As a former student at Neighborhood Music School, you know better than anyone that the benefits of arts education extend far beyond the studio and the stage.
We recently spoke with a few of our alumni who have gone on to professional careers outside of the arts. It is fascinating to hear them recall their own time with us and how it has contributed to their success.
In the picture from left to right Alumni: Colin Dooman, Jack Riotte,
Rody Conway, Andrew Fermo, Myles Higgins.
Los Angeles, CA
Aaron Mitchell grew up in The Hill neighborhood of New Haven. His grandmother and older brother still live in his childhood home. In 7th grade, he began clarinet lessons with Miles Freeman at the satellite branch NMS operated in The Hill. He recalls his first recital, in which he “squeaked more than I played he right notes.” Aaron got his first saxophone through a program called “Horns for Kids” and started studying with Chris Herbert at our main branch on Audubon Street. He was also admitted to study music at Co-Op High School by the late Dr. Regina Warner. Aaron recalls how his mentors at NMS were warm and friendly, but never patronizing.
Taking part in the Jazz program at NMS with Jesse Hameen II provided Aaron with extensive playing experience, including professional caliber gigs like the summer jazz fest on the New Haven Green. “They put us in this environment where we got to explore the limits of our musicianship,” Aaron recalls. “We played in ensembles, but also got to create our own band. We got to immerse ourselves in our craft." He recalls performing with the 8-year-old Christian Sands. One of today’s top Jazz pianists, Christian, at the time, was just a young prodigy who “wanted to be in the mix with the older kids."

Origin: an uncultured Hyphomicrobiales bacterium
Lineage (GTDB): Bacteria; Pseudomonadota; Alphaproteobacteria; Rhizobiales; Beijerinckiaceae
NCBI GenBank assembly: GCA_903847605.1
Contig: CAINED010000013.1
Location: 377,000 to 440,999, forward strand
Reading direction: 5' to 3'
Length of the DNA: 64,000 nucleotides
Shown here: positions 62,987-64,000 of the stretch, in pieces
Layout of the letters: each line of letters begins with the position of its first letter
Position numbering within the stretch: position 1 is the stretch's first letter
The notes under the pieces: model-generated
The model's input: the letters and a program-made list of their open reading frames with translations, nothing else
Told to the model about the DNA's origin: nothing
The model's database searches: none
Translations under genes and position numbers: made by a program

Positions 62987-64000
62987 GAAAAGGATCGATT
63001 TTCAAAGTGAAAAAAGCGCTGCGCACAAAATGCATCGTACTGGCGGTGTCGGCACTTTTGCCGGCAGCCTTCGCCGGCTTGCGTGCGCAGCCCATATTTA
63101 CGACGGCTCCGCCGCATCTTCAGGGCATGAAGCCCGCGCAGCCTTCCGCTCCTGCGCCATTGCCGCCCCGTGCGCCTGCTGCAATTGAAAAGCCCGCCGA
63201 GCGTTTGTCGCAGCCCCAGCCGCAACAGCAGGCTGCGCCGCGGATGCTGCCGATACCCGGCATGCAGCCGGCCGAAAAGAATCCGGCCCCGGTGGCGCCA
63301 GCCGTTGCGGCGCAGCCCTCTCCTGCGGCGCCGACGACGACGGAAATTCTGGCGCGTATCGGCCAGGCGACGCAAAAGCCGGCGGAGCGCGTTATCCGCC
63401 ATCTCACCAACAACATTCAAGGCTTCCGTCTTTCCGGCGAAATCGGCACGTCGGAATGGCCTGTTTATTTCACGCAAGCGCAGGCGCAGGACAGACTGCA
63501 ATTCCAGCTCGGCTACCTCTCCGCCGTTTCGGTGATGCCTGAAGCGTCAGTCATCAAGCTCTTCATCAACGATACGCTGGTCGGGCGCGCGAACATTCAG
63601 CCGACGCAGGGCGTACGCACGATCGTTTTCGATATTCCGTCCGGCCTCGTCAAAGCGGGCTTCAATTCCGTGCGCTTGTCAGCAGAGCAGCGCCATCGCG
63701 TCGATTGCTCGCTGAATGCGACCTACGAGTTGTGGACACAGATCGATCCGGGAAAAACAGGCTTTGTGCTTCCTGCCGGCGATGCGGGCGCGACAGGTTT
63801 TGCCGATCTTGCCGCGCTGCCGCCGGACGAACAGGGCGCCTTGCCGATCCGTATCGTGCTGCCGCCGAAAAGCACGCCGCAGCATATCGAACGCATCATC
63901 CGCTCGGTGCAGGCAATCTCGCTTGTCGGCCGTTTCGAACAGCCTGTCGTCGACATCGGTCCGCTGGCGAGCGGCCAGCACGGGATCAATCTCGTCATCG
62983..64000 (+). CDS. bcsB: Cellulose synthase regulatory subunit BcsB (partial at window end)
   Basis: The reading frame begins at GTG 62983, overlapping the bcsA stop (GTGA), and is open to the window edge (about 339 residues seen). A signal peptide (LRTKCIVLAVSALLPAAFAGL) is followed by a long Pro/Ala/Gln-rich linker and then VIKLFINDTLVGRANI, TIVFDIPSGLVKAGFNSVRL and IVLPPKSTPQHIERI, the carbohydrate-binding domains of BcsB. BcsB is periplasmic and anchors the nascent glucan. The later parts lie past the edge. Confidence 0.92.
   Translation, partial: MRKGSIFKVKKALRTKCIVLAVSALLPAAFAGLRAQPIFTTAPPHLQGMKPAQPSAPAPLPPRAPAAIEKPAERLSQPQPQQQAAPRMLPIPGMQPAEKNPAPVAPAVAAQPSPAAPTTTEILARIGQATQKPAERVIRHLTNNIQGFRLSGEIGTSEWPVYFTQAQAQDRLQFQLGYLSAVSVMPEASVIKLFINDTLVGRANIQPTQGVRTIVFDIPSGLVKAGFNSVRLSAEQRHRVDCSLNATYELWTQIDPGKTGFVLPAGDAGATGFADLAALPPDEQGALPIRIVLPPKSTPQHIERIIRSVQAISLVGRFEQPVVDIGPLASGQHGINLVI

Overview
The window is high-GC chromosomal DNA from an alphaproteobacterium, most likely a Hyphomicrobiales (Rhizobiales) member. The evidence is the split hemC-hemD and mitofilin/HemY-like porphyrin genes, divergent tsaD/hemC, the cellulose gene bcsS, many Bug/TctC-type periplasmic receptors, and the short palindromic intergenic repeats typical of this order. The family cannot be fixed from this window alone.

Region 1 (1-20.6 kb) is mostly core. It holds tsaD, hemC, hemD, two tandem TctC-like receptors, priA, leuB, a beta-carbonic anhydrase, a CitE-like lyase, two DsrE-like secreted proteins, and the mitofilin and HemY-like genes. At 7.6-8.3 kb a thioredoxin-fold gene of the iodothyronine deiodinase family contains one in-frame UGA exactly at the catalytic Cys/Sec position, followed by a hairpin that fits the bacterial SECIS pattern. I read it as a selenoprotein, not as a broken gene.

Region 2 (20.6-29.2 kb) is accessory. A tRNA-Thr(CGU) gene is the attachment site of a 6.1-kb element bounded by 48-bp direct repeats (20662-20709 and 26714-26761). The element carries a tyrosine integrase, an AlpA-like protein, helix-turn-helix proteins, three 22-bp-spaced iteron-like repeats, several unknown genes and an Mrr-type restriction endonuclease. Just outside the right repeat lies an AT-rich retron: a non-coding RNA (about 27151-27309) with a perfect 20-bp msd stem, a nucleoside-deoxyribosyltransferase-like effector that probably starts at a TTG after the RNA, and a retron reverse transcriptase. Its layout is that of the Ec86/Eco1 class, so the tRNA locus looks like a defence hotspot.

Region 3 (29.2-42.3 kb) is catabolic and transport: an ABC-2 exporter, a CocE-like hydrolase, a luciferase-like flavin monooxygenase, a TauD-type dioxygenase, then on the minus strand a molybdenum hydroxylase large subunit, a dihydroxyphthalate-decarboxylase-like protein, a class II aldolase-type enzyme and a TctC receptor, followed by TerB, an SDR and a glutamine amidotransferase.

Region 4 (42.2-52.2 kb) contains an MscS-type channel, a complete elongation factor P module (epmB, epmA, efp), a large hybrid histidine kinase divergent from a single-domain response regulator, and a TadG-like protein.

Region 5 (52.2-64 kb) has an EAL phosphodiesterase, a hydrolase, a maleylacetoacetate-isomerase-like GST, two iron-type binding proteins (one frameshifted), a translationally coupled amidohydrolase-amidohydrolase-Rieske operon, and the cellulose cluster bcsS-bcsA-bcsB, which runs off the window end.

After moving to California following college, Aaron joined a Salsa band to keep up his music and make friends. Because he was comfortable transcribing and arranging music, he eventually took over as the band’s leader. This gave him valuable experience with difficult conversations, making budgets, booking performances and having to let people go. When it came time to apply to business school, Aaron wrote about this in his essays. “I feel like I was admitted to Harvard Business School because of these experiences that were afforded to me by music.”
“Music has opened so many doors for me. In my interview for Netflix, I talked about jazz players, who just seem to be making it up as they go along. In fact, they’re applying decades worth of theory knowledge in the exact moment when it’s required. The audience is none the wiser. I used that analogy to explain how thinking like a musician is a useful quality in a corporate environment.”